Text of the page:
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Tuesday, November 29, 2022

Yorkshire Terrier

Group: Toys (Group 1)
Club: Toy Dog Club Of Victoria Inc (Group 1)
Contact: Christina John
Phone: 0438 845 039
Email: toydogclubvic@gmail.com
Website:

Brief History
For such a glamourous breed, the Yorkshire Terrier comes from humble beginnings.  Small enough to work around the looms of the textile factories during the middle of the 19th Century, he was developed by crossing a number of Terrier varieties that existed at that time. He hails from North England, especially in the County of Yorkshire, hence the name Yorkshire Terrier. The early Yorkshire Terriers could be as large as six kgs and were used, like other Terrier breeds, to rid mills, factories and homes of rats. Over time, breeders produced a smaller, more beautiful dog that was a household pet and one of the ultimate show dogs, rather than a rat killer.

Average Life Span
When considering a dog, please realise that you are taking it on for its lifetime.
The average life span is 12 to 16 years.

Temperament
Do not let the Yorkshire Terrier’s daintiness fool you. Tenacious, feisty, brave, and sometimes bossy, he exhibits all the traits of a true terrier. He can be determined with a mind of his own, but faithful and loyal to his human family. Yorkshire Terriers thrive on human companionship and will happily be included in all family activities. They have a sense of fun and enjoy a game. Thanks to their alertness, they make a good watchdog and will bark if strangers come to the home.

General Breed Description
The Yorkshire Terrier is a compact, toy-size terrier, diminutive in size, whose crowning glory is a floor-length, silky coat of steel blue and a rich golden tan.  Although Yorkshire Terriers are of small stature, they are generally a robust and healthy little toy terrier. The dog’s high head carriage and confident manner should give the appearance of self-importance. Yorkshire Terriers have a coat that does not shed or moult, so therefore they are a hypo-allergenic (low allergy causing) breed.

Coat and Care Requirements
The Yorkshire Terrier’s coat will generally grow to the ground and needs to be brushed for an hour every second day to keep it free of tangles. The hair on the head needs to be tied up to keep it out of the eyes. If an owner wants less work, then the coat can be kept trimmed short. This way, 20 minutes brushing twice a week should be sufficient. Even when short, the coat is not weather resistant, therefore Yorkshire Terriers should live indoors with periods outside for exercise. Yorkshire Terriers will happily go for a long walk with their owner or if the backyard is of sufficient size, then adequate exercise can be gained running within.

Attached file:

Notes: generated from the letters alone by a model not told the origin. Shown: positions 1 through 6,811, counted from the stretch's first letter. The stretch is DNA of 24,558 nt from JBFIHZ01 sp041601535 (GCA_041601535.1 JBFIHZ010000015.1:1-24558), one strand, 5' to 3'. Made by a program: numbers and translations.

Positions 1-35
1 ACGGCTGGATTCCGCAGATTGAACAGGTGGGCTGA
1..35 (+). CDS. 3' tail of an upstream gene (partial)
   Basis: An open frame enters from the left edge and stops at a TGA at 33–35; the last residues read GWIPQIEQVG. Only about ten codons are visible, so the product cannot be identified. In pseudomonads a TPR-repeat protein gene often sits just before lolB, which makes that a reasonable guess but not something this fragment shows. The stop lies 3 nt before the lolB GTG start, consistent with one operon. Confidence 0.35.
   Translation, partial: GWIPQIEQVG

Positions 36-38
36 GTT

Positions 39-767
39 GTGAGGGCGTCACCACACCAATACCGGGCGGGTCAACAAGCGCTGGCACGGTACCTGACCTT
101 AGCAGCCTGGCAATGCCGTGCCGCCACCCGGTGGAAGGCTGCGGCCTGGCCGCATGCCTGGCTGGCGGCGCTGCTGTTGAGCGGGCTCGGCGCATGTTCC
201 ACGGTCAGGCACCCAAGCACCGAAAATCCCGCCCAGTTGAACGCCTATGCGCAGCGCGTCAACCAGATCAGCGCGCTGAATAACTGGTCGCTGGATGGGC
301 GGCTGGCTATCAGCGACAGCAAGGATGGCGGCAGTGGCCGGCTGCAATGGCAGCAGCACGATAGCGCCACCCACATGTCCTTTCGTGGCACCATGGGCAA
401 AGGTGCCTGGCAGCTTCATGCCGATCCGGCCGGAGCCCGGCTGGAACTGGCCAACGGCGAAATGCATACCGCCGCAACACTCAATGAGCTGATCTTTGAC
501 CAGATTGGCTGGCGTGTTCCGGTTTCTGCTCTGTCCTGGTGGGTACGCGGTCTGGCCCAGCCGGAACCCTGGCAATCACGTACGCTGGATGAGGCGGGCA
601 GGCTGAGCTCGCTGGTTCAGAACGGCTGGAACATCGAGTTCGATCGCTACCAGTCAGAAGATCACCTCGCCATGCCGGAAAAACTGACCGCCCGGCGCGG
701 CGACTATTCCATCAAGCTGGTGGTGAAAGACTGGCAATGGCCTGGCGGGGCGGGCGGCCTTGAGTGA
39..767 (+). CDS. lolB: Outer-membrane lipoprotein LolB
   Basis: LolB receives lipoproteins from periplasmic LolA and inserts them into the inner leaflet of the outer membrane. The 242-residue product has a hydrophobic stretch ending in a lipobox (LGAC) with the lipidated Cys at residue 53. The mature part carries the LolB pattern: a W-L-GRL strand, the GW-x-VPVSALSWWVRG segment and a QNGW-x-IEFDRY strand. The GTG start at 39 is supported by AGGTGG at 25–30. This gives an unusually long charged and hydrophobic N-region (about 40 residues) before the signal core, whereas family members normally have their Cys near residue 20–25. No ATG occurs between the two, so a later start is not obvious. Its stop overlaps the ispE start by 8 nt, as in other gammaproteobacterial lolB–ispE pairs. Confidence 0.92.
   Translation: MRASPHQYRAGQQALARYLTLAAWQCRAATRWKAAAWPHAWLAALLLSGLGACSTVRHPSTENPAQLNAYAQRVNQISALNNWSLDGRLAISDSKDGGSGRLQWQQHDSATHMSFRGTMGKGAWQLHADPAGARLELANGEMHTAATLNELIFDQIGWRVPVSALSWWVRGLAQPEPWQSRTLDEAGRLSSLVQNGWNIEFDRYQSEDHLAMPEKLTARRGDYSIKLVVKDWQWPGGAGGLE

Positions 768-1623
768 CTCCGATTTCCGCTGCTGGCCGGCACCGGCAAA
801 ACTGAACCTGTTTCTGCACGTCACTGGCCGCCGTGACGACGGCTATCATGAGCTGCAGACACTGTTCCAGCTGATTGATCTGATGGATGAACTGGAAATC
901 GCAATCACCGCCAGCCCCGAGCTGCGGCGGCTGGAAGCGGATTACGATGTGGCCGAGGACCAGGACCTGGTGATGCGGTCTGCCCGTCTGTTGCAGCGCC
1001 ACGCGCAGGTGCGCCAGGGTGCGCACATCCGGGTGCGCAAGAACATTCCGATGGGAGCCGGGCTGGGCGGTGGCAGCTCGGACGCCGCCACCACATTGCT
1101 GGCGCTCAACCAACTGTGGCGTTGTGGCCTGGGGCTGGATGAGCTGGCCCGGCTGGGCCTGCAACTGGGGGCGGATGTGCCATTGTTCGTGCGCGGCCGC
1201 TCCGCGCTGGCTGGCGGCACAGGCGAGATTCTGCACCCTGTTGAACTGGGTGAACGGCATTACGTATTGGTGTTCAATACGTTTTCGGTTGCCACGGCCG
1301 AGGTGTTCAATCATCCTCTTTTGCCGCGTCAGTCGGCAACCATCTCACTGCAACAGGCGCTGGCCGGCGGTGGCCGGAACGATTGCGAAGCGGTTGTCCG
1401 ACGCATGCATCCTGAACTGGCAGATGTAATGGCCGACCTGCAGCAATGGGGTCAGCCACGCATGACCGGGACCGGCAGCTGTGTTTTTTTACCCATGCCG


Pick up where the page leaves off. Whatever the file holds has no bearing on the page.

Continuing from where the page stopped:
Size
Weight: 3.2kgs.

Health
All breeds have individual health issues. When speaking to breeders it is recommended you enquire about the breed’s health and what health testing the breeder does. There are a fairly small number of hereditary problems that can affect Yorkshire Terriers. Varying degrees of luxating patellas (slipping kneecaps) do occur in the breed.

Suitability
Yorkshire Terriers are suitable for people of all ages, although probably best suited to families without young children to avoid accidents and rough handling. It is paramount that a prospective owner has sufficient time to look after and provide social stimulation for their Yorkshire Terrier puppy. It is not ideal for a Yorkshire Terrier’s disposition to be constantly left alone for long periods of time. If everyone in the household is away during a busy workday, another option is to have two Yorkshire Terriers!

In Conclusion
Now you know a little more about this breed. If you have decided this is the dog for you and wish to investigate further, please contact the Breed Club or Dogs Victoria. They will be able to give you information about available puppies and also suggest dog events where you can see the breed and speak to breeders. In this way you will gain a better perspective of the breed and its needs.  With any breed of dog, it is important to research and determine suitability for your lifestyle before committing to a puppy which will be a part of your family for many years to come.

Whilst many breeds are recommended for families, it is imperative that when children are with dogs they are supervised at all times. Basic obedience training is a vital part of dog ownership.

Dogs Victoria is about the responsible ownership of all dogs and in particular the preservation of pure breeds.

Link to ANKC Breed Standard:  http://ankc.org.au/Breed/Detail/33

Registered Breeders